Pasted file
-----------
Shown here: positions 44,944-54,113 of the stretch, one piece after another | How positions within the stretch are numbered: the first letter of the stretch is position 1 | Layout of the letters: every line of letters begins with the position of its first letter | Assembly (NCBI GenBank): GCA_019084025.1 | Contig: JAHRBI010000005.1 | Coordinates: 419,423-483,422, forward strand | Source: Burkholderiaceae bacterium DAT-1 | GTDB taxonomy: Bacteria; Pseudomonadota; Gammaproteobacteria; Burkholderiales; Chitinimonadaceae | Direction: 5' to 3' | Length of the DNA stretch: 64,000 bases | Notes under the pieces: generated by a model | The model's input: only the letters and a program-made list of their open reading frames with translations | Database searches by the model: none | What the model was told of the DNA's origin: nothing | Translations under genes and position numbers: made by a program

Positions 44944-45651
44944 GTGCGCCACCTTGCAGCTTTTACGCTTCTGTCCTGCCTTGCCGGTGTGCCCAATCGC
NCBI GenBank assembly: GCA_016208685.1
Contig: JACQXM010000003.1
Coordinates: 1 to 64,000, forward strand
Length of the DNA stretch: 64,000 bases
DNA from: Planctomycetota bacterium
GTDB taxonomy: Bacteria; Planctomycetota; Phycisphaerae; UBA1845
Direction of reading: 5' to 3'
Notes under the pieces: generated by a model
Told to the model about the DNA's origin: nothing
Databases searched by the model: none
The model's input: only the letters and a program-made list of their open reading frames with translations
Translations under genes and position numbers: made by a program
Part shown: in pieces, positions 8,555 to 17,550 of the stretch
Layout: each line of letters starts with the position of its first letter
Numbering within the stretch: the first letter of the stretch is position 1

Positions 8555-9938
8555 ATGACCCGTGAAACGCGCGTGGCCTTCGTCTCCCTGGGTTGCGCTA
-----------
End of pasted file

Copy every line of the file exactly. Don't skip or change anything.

Shown here: positions 44,944-54,113 of the stretch, one piece after another | How positions within the stretch are numbered: the first letter of the stretch is position 1 | Layout of the letters: every line of letters begins with the position of its first letter | Assembly (NCBI GenBank): GCA_019084025.1 | Contig: JAHRBI010000005.1 | Coordinates: 419,423-483,422, forward strand | Source: Burkholderiaceae bacterium DAT-1 | GTDB taxonomy: Bacteria; Pseudomonadota; Gammaproteobacteria; Burkholderiales; Chitinimonadaceae | Direction: 5' to 3' | Length of the DNA stretch: 64,000 bases | Notes under the pieces: generated by a model | The model's input: only the letters and a program-made list of their open reading frames with translations | Database searches by the model: none | What the model was told of the DNA's origin: nothing | Translations under genes and position numbers: made by a program

Positions 44944-45651
44944 GTGCGCCACCTTGCAGCTTTTACGCTTCTGTCCTGCCTTGCCGGTGTGCCCAATCGC
NCBI GenBank assembly: GCA_016208685.1
Contig: JACQXM010000003.1
Coordinates: 1 to 64,000, forward strand
Length of the DNA stretch: 64,000 bases
DNA from: Planctomycetota bacterium
GTDB taxonomy: Bacteria; Planctomycetota; Phycisphaerae; UBA1845
Direction of reading: 5' to 3'
Notes under the pieces: generated by a model
Told to the model about the DNA's origin: nothing
Databases searched by the model: none
The model's input: only the letters and a program-made list of their open reading frames with translations
Translations under genes and position numbers: made by a program
Part shown: in pieces, positions 8,555 to 17,550 of the stretch
Layout: each line of letters starts with the position of its first letter
Numbering within the stretch: the first letter of the stretch is position 1

Positions 8555-9938
8555 ATGACCCGTGAAACGCGCGTGGCCTTCGTCTCCCTGGGTTGCGCTA